Canadian federal police Thursday raided two properties south of Quebec City believed to be linked to an international neo-Nazi extremist group based in the United States.
The Royal Canadian Mounted Police (RCMP) posted images on Twitter of heavily-armed officers conducting searches of an apartment in the town of St-Ferdinand and a large building on a rural property near Plessisville in the mostly French-speaking province.
“Investigation targeting individuals with suspected ties to the Atomwaffen Division terrorist group,” said a caption.
RCMP Sergeant Charles Poirier told AFP more than 60 officers were involved in executing search warrants at these locations.
“No arrests have been made,” he said. “I expect that whatever was found at these sites will lead to further police actions. For now, our national security investigation is continuing.”
Poirier added that “several suspects” were being targeted in the probe that was launched in 2020.
According to the Public Safety department’s website, the group “calls for acts of violence against racial, religious, and ethnic groups, and informants, police, and bureaucrats, to prompt the collapse of society.”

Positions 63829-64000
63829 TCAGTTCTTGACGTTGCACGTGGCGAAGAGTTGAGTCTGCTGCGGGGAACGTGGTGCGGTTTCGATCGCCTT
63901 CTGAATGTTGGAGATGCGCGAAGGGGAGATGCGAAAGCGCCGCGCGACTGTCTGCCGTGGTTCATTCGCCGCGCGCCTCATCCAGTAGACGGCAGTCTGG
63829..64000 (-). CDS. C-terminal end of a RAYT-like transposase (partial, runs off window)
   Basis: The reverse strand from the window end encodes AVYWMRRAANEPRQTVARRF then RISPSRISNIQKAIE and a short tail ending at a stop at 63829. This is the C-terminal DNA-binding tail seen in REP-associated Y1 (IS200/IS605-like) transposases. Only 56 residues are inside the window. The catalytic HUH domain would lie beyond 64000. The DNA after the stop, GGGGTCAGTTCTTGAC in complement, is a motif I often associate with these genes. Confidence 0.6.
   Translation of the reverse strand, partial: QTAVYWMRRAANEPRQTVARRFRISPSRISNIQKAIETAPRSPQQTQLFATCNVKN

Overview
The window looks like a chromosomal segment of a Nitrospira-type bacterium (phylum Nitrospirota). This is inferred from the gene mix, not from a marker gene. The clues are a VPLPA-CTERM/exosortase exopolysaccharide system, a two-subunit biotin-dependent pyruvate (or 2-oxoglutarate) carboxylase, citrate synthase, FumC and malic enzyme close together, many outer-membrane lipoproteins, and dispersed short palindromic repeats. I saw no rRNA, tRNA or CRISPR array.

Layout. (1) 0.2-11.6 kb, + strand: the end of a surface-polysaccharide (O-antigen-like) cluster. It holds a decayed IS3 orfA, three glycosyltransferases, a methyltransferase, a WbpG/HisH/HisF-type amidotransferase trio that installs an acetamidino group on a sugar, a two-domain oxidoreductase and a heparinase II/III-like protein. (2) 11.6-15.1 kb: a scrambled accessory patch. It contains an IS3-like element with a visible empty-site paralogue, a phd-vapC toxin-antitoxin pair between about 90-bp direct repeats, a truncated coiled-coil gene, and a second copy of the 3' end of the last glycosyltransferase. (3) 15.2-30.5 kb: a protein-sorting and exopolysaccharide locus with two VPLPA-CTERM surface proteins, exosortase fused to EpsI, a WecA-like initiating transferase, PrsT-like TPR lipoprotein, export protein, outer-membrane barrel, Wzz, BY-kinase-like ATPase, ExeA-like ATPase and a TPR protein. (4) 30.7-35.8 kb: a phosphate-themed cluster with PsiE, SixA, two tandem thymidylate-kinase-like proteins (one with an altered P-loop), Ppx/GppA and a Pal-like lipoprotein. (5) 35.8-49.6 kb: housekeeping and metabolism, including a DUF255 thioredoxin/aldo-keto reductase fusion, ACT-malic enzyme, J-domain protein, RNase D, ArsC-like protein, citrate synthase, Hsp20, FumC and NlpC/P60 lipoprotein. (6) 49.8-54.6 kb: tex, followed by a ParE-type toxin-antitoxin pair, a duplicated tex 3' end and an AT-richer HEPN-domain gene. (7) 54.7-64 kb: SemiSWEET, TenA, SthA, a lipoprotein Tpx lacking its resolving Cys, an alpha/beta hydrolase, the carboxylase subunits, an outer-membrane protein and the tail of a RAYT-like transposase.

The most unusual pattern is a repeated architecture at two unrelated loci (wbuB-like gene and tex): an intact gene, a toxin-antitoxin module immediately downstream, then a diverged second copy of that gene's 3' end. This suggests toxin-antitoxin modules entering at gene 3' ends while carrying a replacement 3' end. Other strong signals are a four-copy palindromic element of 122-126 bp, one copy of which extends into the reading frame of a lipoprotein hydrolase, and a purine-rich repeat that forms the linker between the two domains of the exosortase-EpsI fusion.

It is known to also hold training camps where members receive weapons and hand-to-hand combat training, it says.
Canada only three years ago started targeting far-right organizations with sanctions for promoting violent extremist views, following a spate of attacks including the shooting of three Moncton police officers, the killing of worshippers at a Quebec City mosque and a van attack in Toronto.
The Atomwaffen (Atomic Weapons) Division — which was founded in the United States in 2015 — was added to Canada’s list of banned terrorist groups last year.
A 19-year-old Ontario man was charged with terrorism in May after seeking to join the group.
One month earlier, German federal prosecutors announced charges against a minor that shares the group’s violent ideology for attempting to set off a “race war” in Germany with planned attacks using explosives and guns.
In the United States, several of its members have been jailed for threatening journalists and activists campaigning against anti-Semitism and racism.